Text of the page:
That is precisely what the ALJ did here. Although Dr. Sandberg and Dr. Kumar opined that Grable's fibromyalgia played a significant role in limiting her ability to work, their diagnoses contradicted the opinions of Dr. Winkler and Dr. Katz. See Hensley v. Barnhart, 352 F.3d 353, 356 (8th Cir.2003). Based on their expertise in rheumatology, Dr. Winkler and Dr. Katz had both concluded that Grable did not have “the more limited and localized tenderness [they] would expect to find with fibromyalgia.” Cf. Jenkins v. Apfel, 196 F.3d 922, 925 (8th Cir.1999). Moreover, Dr. Sandberg's diagnosis changed over the relevant time period whereas Dr. Winkler and Dr. Katz consistently declared that Grable did not have fibromyalgia. See Smith, 756 F.3d at 626. For these reasons we conclude that the ALJ did not err in giving greater weight to Dr. Winkler's expert testimony than to the testimony of Dr. Sandberg or Dr. Kumar.
Grable similarly contends that the ALJ erred by not seeking clarification from Dr. Sandberg about his opinion and in not stating the amount of weight given to it. An ALJ is not required to seek “clarifying statements from a treating physician unless a crucial issue is undeveloped.” Stormo v. Barnhart, 377 F.3d 801, 806 (8th Cir.2004). That is not the case here. The ALJ considered numerous medical assessments and records in weighing Dr. Sandberg's opinion. No further clarification was required. Id. Nor was the ALJ required to state the amount of weight given to Dr. Sandberg's opinion. An ALJ need only clarify whether it “discount[ed] [a treating physician's] findings, and, if it did so, why.” McCadney v. Astrue, 519 F.3d 764, 767 (8th Cir.2008). The ALJ satisfied that obligation by expressly refusing to give Dr. Sandberg's opinion “great weight” and then explaining its reasons for doing so.
Grable further argues that the ALJ's decision was not based on substantial evidence because it incorrectly assessed her credibility, failed to analyze her obesity and make findings about the demands of her prior work as a file clerk, and improperly relied on the vocational expert's testimony. We defer to the ALJ's evaluation of Grable's credibility provided that this determination is supported by “good reasons and substantial evidence.” Cox v. Barnhart, 471 F.3d 902, 907 (8th Cir.2006). In view of the record before us, the ALJ had good reason and substantial evidence to question Grable's credibility. Dr. Clark declared that Grable may have exaggerated her disability, and Dr. Winfrey testified that the MMPI results displayed a very high “lie scale” score. The ALJ properly found Grable lacked credibility given this evidence of symptom exaggeration. Baker v. Barnhart, 457 F.3d 882, 892 (8th Cir.2006). Her collection of unemployment benefits during the period of her claimed disability reinforced this conclusion. Barrett v. Shalala, 38 F.3d 1019, 1023 (8th Cir.1994). To the extent Grable alternatively suggests that the ALJ erred by assessing her credibility after determining her residual functional capacity, the record shows otherwise. The ALJ cited significant evidence in discounting Grable's credibility before concluding that she could perform “work of light exertion.”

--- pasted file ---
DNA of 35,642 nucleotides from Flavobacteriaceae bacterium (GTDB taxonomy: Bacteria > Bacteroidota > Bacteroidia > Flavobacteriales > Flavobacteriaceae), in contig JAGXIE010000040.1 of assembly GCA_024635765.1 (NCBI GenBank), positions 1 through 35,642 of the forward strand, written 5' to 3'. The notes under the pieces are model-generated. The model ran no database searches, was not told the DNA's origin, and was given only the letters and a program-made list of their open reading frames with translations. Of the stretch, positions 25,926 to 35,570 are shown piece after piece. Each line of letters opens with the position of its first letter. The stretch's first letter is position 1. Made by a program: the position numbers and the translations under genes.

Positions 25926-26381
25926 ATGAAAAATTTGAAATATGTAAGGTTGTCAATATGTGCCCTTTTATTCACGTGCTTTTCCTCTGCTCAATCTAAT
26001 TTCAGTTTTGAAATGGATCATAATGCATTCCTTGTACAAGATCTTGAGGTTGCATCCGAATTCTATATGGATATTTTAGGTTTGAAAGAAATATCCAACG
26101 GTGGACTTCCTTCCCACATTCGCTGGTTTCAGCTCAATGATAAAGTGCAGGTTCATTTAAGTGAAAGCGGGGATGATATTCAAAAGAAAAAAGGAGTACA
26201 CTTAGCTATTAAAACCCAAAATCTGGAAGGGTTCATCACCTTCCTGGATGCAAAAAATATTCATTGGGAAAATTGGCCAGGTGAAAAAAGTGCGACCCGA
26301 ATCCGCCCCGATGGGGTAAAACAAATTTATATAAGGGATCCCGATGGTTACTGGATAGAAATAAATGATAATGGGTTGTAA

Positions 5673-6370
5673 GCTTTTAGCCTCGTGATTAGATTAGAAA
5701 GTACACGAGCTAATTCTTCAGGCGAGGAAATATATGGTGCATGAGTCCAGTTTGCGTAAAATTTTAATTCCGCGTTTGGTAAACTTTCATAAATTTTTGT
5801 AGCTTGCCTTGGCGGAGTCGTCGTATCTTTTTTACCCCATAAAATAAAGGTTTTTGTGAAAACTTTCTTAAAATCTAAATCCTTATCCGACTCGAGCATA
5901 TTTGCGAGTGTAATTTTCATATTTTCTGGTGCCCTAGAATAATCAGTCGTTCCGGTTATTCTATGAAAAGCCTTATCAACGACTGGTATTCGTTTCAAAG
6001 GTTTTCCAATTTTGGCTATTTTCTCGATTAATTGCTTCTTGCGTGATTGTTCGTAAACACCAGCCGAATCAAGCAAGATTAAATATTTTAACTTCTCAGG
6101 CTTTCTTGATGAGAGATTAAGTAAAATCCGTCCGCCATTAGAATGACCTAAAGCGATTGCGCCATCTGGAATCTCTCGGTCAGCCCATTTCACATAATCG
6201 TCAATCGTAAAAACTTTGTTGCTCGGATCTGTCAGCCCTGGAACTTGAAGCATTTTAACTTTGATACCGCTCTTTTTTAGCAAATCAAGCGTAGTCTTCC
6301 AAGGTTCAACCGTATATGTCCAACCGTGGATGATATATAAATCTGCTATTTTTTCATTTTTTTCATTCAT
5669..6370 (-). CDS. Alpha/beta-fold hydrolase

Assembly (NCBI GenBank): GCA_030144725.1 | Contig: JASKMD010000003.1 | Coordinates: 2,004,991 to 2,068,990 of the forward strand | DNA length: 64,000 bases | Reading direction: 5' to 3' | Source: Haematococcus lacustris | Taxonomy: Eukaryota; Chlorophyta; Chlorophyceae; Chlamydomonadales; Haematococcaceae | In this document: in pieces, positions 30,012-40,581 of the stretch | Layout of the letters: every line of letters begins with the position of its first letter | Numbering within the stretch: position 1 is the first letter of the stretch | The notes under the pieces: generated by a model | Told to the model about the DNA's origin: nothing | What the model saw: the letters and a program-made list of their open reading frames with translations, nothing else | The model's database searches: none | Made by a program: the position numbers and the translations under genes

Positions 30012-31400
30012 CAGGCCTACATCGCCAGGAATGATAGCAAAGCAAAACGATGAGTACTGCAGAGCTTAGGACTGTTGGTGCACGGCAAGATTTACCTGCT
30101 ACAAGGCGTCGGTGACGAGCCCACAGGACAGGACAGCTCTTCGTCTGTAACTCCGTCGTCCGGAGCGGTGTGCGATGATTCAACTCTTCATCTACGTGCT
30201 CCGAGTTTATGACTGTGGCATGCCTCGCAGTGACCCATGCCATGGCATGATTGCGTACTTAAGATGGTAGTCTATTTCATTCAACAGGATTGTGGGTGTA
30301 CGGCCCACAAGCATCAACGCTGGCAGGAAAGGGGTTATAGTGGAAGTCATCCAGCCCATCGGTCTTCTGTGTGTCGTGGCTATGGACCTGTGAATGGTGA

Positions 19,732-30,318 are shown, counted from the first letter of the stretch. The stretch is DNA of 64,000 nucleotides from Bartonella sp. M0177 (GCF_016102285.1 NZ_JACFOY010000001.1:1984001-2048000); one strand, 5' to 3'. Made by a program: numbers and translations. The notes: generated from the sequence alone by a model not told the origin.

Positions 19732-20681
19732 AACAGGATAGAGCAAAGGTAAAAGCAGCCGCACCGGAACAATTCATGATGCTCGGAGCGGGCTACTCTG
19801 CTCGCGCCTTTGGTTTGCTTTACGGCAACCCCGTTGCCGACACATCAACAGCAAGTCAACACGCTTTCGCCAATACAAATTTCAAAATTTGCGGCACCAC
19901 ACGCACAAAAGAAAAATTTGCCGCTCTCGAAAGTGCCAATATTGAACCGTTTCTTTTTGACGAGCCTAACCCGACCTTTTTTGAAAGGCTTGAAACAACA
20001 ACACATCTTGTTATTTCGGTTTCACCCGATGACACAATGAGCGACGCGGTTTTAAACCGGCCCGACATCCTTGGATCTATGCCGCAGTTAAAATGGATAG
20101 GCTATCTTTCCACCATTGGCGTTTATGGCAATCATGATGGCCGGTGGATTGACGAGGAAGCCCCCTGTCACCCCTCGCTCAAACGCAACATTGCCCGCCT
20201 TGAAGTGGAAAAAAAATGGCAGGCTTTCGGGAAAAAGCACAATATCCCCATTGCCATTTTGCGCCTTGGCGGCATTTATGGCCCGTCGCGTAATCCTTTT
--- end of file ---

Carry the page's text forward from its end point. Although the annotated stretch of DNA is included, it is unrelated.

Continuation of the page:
We also conclude that the ALJ considered Grable's obesity and made findings about the demands of her prior work as a file clerk. The ALJ expressly referred to Grable's obesity in concluding that her residual functional capacity was limited to light work because she could only occasionally climb stairs, kneel or stoop, and she could not climb ladders, ropes, or scaffolds. See Brown v. Barnhart, 388 F.3d 1150, 1153 (8th Cir.2004). Furthermore, the ALJ made “findings regarding the physical and mental demands of [her] past work” as a file clerk. Lowe v. Apfel, 226 F.3d 969, 972 (8th Cir.2000). At the March 2011 hearing the ALJ questioned the vocational expert about the duties of a file clerk, and the expert explained those duties in view of Grable's work history report. The ALJ then compared those demands to Grable's residual functional capacity in concluding that she was physically and mentally capable of performing the “semi-skilled work” of a file clerk.
Finally, the ALJ did not err in relying on the vocational expert's testimony. Although the vocational expert recommended the job of flat work finisher despite Grable's inability to perform such work, one mistaken recommendation does not devalue the rest of her opinion. Weiler v. Apfel, 179 F.3d 1107, 1110–111 (8th Cir.1999). An ALJ may rely on a vocational expert's testimony as long as some of the identified jobs satisfy the claimant's residual functional capacity. Id. Here, the vocational expert testified that Grable could perform her past work as a file clerk and other “unskilled occupations” such as an electronics subassembler and bench assembler. Grable's mental and physical condition, age, and education fully support her ability to perform these jobs. Thus, the ALJ did not err in relying on the vocational expert's testimony.
Based on this record and the applicable law, we affirm the denial of benefits.
1. The Honorable Brian C. Wimes, United States District Judge for the Western District of Missouri.
MURPHY, Circuit Judge.